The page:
The 2020 Walk to Save a Mother is cancelled due to COVID-19.
But you can still help to prevent mothers from dying of pregnancy and childbirth-related causes by starting your own fundraising campaign with Save the Mothers.
The COVID-19 lockdown in low income countries creates barriers to all sectors from transport to social services. Health services, especially for mothers and newborns, are most in trouble. In East Africa and Uganda in particular, the media is reporting worsening maternal and newborn morbidity and mortality.
Why are more mothers dying during COVID-19?
Many in Canada are finding the restrictions to life tough, but Uganda is in a total lockdown. For over 6 weeks, women have not had many options for travel. The government forbids public transportation of any kind. Travel is restricted to emergency response vehicles except with permission from the resident district commissioners to access health services. You might imagine that when a women has an obstetric emergency, she probably does not have the appropriate permissions in place to travel.
Update from Uganda
Samuel Opio is a graduate of Save the Mothers Master’s of Public Health Leadership. He now teaches in the program and writes about maternal health issues. Recently, Samuel related this story to us about Perepata Atim. Her experience motivates us to hold this year’s campaign.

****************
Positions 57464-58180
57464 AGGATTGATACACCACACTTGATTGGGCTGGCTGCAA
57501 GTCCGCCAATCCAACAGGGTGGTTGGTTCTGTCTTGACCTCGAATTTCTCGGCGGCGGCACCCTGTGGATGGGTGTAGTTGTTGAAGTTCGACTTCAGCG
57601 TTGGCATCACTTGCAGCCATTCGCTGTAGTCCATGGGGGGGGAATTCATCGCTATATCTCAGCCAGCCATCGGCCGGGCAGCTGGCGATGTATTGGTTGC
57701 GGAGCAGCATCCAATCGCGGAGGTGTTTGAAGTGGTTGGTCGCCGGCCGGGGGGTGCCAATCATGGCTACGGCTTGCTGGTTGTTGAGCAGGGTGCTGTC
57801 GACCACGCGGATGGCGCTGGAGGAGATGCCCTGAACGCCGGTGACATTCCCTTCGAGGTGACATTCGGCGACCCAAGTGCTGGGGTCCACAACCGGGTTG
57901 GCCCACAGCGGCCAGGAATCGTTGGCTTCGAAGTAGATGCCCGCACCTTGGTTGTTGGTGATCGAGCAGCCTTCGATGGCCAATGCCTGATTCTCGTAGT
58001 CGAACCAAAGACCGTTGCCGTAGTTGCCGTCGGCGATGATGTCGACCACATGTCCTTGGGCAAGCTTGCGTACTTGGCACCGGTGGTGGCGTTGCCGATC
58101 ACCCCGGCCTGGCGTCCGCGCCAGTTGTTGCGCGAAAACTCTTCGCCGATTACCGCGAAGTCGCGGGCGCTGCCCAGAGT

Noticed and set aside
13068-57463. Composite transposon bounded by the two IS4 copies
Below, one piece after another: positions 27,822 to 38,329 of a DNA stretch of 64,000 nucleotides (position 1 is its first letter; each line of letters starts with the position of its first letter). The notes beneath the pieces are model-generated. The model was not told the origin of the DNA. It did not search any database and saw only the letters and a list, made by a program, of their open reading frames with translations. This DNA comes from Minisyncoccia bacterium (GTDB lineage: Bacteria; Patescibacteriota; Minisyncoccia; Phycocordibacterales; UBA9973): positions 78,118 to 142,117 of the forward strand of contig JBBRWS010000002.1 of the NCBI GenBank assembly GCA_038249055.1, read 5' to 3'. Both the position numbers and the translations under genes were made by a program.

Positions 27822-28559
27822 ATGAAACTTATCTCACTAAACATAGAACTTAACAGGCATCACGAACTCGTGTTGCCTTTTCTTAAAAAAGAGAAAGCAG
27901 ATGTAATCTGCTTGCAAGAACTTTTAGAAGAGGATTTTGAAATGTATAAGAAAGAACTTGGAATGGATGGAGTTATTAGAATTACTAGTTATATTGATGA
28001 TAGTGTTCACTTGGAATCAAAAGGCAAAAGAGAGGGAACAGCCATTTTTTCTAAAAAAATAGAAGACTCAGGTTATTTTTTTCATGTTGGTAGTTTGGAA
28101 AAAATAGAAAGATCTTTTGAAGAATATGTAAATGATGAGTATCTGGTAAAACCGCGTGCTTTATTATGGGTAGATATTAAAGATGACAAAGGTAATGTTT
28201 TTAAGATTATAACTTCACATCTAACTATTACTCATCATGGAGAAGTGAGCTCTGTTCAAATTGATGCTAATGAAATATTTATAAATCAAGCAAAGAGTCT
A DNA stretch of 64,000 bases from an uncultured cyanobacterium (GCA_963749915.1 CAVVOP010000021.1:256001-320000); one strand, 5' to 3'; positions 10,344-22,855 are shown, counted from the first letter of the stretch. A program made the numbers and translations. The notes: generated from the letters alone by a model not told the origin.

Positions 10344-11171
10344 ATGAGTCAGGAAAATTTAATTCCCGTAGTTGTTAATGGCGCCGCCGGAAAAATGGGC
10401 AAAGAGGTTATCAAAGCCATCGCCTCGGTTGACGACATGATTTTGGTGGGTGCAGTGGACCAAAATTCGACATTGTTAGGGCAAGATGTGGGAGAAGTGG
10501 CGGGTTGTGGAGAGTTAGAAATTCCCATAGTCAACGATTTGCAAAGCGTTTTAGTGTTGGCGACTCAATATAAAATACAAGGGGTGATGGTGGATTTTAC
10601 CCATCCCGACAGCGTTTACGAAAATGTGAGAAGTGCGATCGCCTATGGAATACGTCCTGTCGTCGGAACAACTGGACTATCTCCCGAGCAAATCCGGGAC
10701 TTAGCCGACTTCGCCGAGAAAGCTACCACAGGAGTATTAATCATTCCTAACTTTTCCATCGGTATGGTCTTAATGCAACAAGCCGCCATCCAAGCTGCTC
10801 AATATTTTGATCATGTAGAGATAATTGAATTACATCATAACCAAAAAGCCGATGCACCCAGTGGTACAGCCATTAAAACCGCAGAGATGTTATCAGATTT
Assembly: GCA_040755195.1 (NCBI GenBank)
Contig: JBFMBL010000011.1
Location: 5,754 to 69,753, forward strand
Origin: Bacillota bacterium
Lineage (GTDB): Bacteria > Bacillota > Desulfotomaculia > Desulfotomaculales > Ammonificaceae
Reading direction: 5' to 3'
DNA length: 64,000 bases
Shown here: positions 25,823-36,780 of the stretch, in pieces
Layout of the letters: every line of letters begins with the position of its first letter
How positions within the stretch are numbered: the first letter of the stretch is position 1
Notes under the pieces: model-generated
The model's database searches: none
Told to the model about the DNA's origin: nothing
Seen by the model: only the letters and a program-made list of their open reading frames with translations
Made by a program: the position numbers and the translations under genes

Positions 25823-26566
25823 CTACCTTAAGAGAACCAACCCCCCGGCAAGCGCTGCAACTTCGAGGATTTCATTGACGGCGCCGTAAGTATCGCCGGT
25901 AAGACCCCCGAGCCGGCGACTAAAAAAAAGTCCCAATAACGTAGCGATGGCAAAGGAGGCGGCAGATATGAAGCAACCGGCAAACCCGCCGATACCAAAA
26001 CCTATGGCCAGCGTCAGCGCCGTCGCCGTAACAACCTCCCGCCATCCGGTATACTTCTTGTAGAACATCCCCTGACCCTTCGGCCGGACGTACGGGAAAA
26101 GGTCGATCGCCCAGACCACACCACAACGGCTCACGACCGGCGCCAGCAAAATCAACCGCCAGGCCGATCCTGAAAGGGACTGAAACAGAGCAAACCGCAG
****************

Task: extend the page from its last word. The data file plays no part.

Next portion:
“Perepata Atim, a 35-year-old pregnant mother and the President of Akisim village, developed birth complications and walked to Kameke Health Centre III, about 15 kilometres from her home, for medical attention.
Sandrine Anek, the nurse who attended to Atim, said, ‘The mother came at around 8:30 am but then she did not first see the health worker. She went behind the labour ward. Then at around 10:00 am she came and was examined. That is when we found out that the fetus was already dead and she was in the second stage of labour.
We couldn’t send her away and say let her push on the way. By 1:30 pm we called the ambulance, we called the administrator Pallisa hospital and he told us it is okay. We waited for the ambulance up to around 2:00 to 2:30 pm. I told my in-charge to call again. When she called, they told her that the ambulance was going to come for her. At around 3:00 pm the mother started becoming restless but of course, we were still waiting for the ambulance. At around 3:30 pm, she died.’
John Olinga, the deceased’s husband faulted the district task force whom he says delayed to avail them with the ambulance to transfer his wife to Pallisa hospital.
The district chairperson Pallisa, however, said that the district has only one ambulance which makes it practically impossible to pick up all patients in time [during the pandemic].”
We can’t save every mother. And we grieve the loss of Perepata and her child.
While Uganda is in lockdown, we can rescue many other mothers by providing needed emergency surgeries, life-saving care and PPE for local health care workers. Join us in our most important campaign ever.